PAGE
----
Quantitative magnetic resonance imaging assessment of lateral atlantoaxial joint meniscoid composition: a validation study

  • Scott F. FarrellEmail author
  • Peter Stanwell
  • Jon Cornwall
  • Peter G. Osmotherly
Original Article



Lateral atlantoaxial (LAA) joint meniscoid composition may have clinical significance in patients following neck trauma. However, the existing method of radiologically assessing meniscoid composition has an inherent element of subjectivity, which could contribute to measurement variability. The present study sought to investigate the accuracy of two-point Dixon fat/water separation MRI as a quantitative assessment of LAA joint meniscoid composition.


Sixteen LAA joint meniscoids were excised from four cadavers (mean [SD] age 79.5 [3.7] years; one female) following cervical spine MRI (two-point Dixon, T1-weighted VIBE and T2-weighted SPACE sequences). Composition of LAA joint meniscoids was undertaken by (1) histological examination by light microscopy, (2) calculation of fat fraction by Dixon MRI (both in-phase/opposed-phase and fat/water methods), and (3) the existing method of considering VIBE and SPACE signal intensities. Analysis was performed using the kappa statistic with linear weighting.


Microscopy revealed three, five, and eight meniscoids to be composed of adipose, fibroadipose, and fibrous tissues, respectively. Dixon sequence MRI classified 11 of these meniscoids correctly, with ‘substantial’ level of agreement (In-phase/Opp-phase kappa statistic = 0.78 [95% CI 0.38, 1.17]; fat/water kappa statistic = 0.72 [95% CI 0.32, 1.11]). Level of agreement between microscopy and the VIBE and SPACE method was ‘slight’ (kappa statistic = 0.02 [95% CI − 0.34, 0.38]).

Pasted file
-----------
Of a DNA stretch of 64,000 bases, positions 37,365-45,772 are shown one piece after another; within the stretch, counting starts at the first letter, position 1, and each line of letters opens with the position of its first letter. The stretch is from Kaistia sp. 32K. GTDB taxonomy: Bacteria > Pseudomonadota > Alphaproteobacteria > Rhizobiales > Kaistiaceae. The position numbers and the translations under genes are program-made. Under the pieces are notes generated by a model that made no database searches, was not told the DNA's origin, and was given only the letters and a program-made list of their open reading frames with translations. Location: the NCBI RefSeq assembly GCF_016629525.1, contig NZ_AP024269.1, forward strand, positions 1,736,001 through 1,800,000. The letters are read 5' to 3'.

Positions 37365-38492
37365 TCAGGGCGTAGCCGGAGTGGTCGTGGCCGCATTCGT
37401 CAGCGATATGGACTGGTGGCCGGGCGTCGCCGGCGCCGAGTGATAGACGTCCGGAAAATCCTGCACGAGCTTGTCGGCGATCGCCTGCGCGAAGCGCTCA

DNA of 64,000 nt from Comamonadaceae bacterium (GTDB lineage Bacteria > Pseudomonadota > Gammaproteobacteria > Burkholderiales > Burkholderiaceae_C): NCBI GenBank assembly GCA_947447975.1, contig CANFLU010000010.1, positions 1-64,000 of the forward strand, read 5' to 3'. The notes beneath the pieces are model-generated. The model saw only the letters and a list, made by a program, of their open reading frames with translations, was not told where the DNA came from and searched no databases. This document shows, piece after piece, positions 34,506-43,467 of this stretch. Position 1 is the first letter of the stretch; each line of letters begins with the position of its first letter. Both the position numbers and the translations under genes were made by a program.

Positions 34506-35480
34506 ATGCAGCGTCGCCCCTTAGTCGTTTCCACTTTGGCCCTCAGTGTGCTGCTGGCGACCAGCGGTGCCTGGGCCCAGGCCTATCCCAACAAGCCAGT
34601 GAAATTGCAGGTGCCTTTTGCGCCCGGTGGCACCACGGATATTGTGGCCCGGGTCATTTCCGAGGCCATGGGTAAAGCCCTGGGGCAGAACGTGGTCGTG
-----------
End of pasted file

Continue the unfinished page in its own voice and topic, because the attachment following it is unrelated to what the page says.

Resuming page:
Findings suggest that Dixon fat/water separation MRI may have superior utility in the assessment of LAA joint meniscoid composition than the existing method of considering VIBE and SPACE signal intensities.

Graphical abstract

These slides can be retrieved under Electronic Supplementary Material.


Meniscoids Synovial folds Atlantoaxial joint Magnetic resonance imaging Histology Cervical spine 


Compliance with ethical standards

Conflict of interest

The authors have no conflicts of interest to declare.

Supplementary material

586_2018_5868_MOESM1_ESM.pptx (142 kb)
Supplementary material 1 (PPTX 142 kb)


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Copyright information

© Springer-Verlag GmbH Germany, part of Springer Nature 2019

Authors and Affiliations

  • Scott F. Farrell
    • 1
    • 2
    • 6
    Email author
  • Peter Stanwell
    • 3
  • Jon Cornwall
    • 4
    • 5
  • Peter G. Osmotherly
    • 3
  1. 1.RECOVER Injury Research Centre, NHMRC Centre for Research Excellence in Recovery Following Road Traffic InjuriesThe University of QueenslandBrisbaneAustralia
  2. 2.Menzies Health Institute QueenslandGriffith UniversityGold CoastAustralia
  3. 3.School of Health SciencesThe University of NewcastleNewcastleAustralia
  4. 4.Centre for Early Learning in Medicine, Otago Medical SchoolUniversity of OtagoDunedinNew Zealand
  5. 5.Institute for Health SciencesZurich University of Applied SciencesZurichSwitzerland
  6. 6.RECOVER Injury Research Centre, Level 7 Oral Health BuildingThe University of QueenslandHerstonAustralia

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